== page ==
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Kaapo Kakko’s Rangers future hinges more on Ryan Strome than Jack Hughes

So, no, The Post can report in the aftermath of 2019 first-overall Jack Hughes’ eight-year, $64 million contract extension No. 86 signed with the Devils on Tuesday that there have not yet been talks between the Rangers and 2019 second-overall Kaapo Kakko’s representatives regarding the Finn’s second contract.

As explained by an individual with knowledge of the process, both parties believe that it would be premature to in negotiations at this point. Hughes has had a prominent role in the lineup since the moment he arrived in New Jersey. Kakko is still feeling his way through his first season as a top-sixer.

The Rangers have not placed Kakko on a public pedestal and at the heart of a marketing enterprise the way the Devils have done with Hughes, and, mind you, at the very same that we in the media are constantly lectured about not placing too much focus and pressure on top draft choices.

The question has been raised on this side of the Hudson whether and what impact Hughes’ deal might have on Kakko’s next contract. Despite the proximity of their draft selections and geographical locations, I don’t believe there will be a direct cause-and-effect at play here, though Kakko’s primary stats aren’t as far off from Hughes’ as you might think.  

Indeed, Hughes at 20-35-55 in 120 games equates to .17 goals per game, .29 assists per and .46 points per while Kakko’s 22-24-46 in 130 contests checks in at .17 goals per, .18 assists per and .35 points per. At five-on-five, Hughes is 13-18-31 while Kakko is 16-12-28.

Jack Hughes contract Devils
Jack Hughes playing in the Devils’ loss to the Sharks on Tuesday after signing a $64 million contract extension.
AP

Be that as it may, the ability to sign the Finn to a second contract before restricted free agency and the corresponding specter of an offer sheet on July 13 might be impacted more so by what the Rangers do with Ryan Strome.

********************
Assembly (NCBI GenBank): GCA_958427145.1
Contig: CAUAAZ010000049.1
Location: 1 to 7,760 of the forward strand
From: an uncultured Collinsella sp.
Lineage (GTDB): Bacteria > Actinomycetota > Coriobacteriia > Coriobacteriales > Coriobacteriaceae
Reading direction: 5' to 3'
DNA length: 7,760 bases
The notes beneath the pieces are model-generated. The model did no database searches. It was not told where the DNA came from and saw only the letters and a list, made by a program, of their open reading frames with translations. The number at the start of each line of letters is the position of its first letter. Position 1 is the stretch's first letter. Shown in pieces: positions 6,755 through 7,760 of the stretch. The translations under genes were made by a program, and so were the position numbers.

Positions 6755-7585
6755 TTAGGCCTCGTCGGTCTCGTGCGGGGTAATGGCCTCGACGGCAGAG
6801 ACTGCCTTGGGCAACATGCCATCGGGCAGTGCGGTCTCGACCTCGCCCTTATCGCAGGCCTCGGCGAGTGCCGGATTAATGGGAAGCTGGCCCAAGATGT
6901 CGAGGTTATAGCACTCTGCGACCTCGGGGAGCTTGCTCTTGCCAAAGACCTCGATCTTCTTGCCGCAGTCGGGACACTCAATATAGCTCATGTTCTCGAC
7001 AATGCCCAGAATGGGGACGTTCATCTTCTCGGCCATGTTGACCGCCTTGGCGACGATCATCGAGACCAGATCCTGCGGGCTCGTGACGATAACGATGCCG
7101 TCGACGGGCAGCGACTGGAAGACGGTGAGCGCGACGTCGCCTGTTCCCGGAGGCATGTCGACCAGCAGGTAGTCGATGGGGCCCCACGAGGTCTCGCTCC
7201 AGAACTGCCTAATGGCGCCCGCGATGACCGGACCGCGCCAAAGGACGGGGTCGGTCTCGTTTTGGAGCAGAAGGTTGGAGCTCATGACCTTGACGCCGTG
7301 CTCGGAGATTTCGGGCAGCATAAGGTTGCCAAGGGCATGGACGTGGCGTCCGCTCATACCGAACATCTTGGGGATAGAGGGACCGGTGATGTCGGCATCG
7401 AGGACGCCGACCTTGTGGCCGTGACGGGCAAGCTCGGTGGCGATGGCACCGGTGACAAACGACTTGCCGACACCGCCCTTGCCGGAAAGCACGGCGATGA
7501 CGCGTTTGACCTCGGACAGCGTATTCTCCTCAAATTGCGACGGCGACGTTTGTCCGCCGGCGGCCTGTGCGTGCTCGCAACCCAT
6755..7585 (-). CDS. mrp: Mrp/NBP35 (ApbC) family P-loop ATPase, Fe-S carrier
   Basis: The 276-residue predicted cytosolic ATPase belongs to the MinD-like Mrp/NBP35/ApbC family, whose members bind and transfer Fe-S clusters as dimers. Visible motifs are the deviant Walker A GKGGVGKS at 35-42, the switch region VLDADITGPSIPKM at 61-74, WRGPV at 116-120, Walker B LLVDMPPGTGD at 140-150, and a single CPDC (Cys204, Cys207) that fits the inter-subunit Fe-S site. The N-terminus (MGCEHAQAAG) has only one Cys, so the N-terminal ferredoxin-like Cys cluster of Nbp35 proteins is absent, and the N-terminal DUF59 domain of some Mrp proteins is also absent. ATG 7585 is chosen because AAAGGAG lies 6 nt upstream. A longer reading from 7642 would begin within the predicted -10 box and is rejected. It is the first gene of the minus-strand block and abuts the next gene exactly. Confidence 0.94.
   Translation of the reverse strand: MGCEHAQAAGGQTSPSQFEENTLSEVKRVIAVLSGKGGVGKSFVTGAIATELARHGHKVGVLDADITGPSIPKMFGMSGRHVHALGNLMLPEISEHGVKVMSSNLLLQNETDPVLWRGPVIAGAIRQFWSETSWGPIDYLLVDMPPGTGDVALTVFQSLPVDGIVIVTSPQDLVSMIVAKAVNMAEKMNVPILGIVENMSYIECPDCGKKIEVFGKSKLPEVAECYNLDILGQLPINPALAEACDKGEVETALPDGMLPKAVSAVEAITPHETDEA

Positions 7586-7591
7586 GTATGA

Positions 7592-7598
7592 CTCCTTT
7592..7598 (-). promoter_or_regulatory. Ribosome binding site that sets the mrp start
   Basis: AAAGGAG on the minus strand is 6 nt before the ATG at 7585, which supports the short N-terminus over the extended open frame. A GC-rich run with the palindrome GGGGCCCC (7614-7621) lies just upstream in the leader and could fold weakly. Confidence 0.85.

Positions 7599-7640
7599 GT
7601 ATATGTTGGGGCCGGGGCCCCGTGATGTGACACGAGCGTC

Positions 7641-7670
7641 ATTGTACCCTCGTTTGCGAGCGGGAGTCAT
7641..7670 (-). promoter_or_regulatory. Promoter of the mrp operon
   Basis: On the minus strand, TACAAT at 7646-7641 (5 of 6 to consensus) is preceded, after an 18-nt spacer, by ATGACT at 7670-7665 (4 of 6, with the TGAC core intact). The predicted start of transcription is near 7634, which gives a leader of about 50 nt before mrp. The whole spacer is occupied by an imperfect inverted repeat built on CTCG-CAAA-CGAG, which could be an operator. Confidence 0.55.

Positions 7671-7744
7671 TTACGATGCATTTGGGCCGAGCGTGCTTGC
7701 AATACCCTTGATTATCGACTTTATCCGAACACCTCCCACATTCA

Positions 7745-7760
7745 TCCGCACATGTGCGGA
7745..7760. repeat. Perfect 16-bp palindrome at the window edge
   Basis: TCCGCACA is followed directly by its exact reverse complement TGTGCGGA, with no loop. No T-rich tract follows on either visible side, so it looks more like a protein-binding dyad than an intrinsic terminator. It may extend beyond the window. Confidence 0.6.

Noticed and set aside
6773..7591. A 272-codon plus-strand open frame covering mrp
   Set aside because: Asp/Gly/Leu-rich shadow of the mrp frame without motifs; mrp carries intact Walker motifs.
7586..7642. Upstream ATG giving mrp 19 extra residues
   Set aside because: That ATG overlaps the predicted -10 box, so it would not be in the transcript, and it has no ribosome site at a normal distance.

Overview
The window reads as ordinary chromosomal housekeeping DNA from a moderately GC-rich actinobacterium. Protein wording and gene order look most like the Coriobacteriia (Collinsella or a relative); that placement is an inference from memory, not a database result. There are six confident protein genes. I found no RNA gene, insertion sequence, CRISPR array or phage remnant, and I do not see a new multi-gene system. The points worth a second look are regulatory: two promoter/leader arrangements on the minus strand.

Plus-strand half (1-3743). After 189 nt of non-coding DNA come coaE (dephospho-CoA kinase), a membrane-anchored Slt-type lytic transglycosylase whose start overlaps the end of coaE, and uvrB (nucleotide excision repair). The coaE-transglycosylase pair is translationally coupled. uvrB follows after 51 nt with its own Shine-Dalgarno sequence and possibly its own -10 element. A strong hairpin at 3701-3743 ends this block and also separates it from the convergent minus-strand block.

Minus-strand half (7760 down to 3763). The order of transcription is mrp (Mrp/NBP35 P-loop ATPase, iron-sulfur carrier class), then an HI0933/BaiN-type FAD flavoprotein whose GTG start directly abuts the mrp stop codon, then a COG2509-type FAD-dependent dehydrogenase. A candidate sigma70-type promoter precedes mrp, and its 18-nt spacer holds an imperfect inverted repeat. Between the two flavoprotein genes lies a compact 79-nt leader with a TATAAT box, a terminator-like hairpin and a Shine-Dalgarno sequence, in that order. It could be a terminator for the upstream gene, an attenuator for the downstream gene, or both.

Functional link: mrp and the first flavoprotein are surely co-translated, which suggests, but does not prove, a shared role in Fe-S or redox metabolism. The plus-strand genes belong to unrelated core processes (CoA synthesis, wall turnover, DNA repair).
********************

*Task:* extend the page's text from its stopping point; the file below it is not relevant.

For The Post has learned that president-general manager Chris Drury and the pending unrestricted free agent center’s representatives have to in talks aimed at maintaining the Strome-Artemi Panarin connection well beyond this season.

Again. And again and again and again because this will drive every personnel decision Drury makes over the next five months: The cap squeeze the Rangers are facing beginning next year is consequential. Based on a projected $82.5 million cap, the club will have approximately a net $12.5 million of space with which to accommodate Kakko, a top-six center, a pair of top-nine wingers, a backup goaltender and another defenseman and depth forward. A year later, Alexis Lafreniere’s second contract will come due.

The Rangers, who entered Wednesday’s Garden match against the Flyers having gone 7-1 in their last eight, appreciate the value of the Strome-Panarin partnership that has evolved into a Bread-and-Butter thing and allows head coach Gerard Gallant, as David Quinn before him, to split Panarin and Mika Zibanejad and thus present pick-your-poison matchup choices to the opposition.

Kaapo Kakko Rangers
The Rangers have yet to discuss a new contract with Kaapo Kakko.
Charles Wenzelberg/New York Post

So the Blueshirts would like to wrap up Strome, who will turn 29 in July and is completing a two-year deal under which he is earning an AAV of $4.5 million. On the market, perhaps No. 16 could attract a long term deal in the neighborhood of $5.5 million to $6 million per. He is 21st among NHL centers in points per game and ninth in assists per since the start of 2019-20.

But that’s probably going to be too pricey for the Blueshirts. This is me here, not a source, but somewhere in the neighborhood of $5 million to $5.25 million per sounds more like it. It might represent somewhat of a discount, but four or five more years of partnering with Panarin might have significant appeal to Strome. It does to the Rangers.

So, OK, let’s put it in the books (Sorry, Howie) at $5 million per for Strome. That leaves a net $7.5 million for Kakko and the rest of the group. I believe you can wave goodbye to Patrik Nemeth at $2.5 million on the third pair after the season, so at least the Rangers would have a pool of around $10 million available.

Hughes is the first member of the Class of ’19 to sign a second contract. He, Kakko and Chicago’s third-overall Kirby Dach are the only ones to have played in at least 100 NHL games. So there aren’t going to be many comparables when the Rangers and Kakko get down to it.

Rangers Ryan Strome contract
The Rangers have contract talks with Ryan Strome.
NHLI via Getty Images

But five members of the preceding class are on their second deals. First-overall Rasmus Dahlin is earning an AAV of $6 million per; second-overall Andrei Svechnikov is at $7.75 million per; third-overall Jesperi Kotkaniemi is at $6,100,035 on his one-year, offer-sheet deal; fourth-overall Brady Tkachuk is at $8,330,674 per; and seventh-overall Quinn Hughes is in at $7.85 million per.

Gulp.

Just how big of a gulp is yet to be determined. But it will be defined not quite as much by Hughes’ second deal as by Strome’s future on Broadway.

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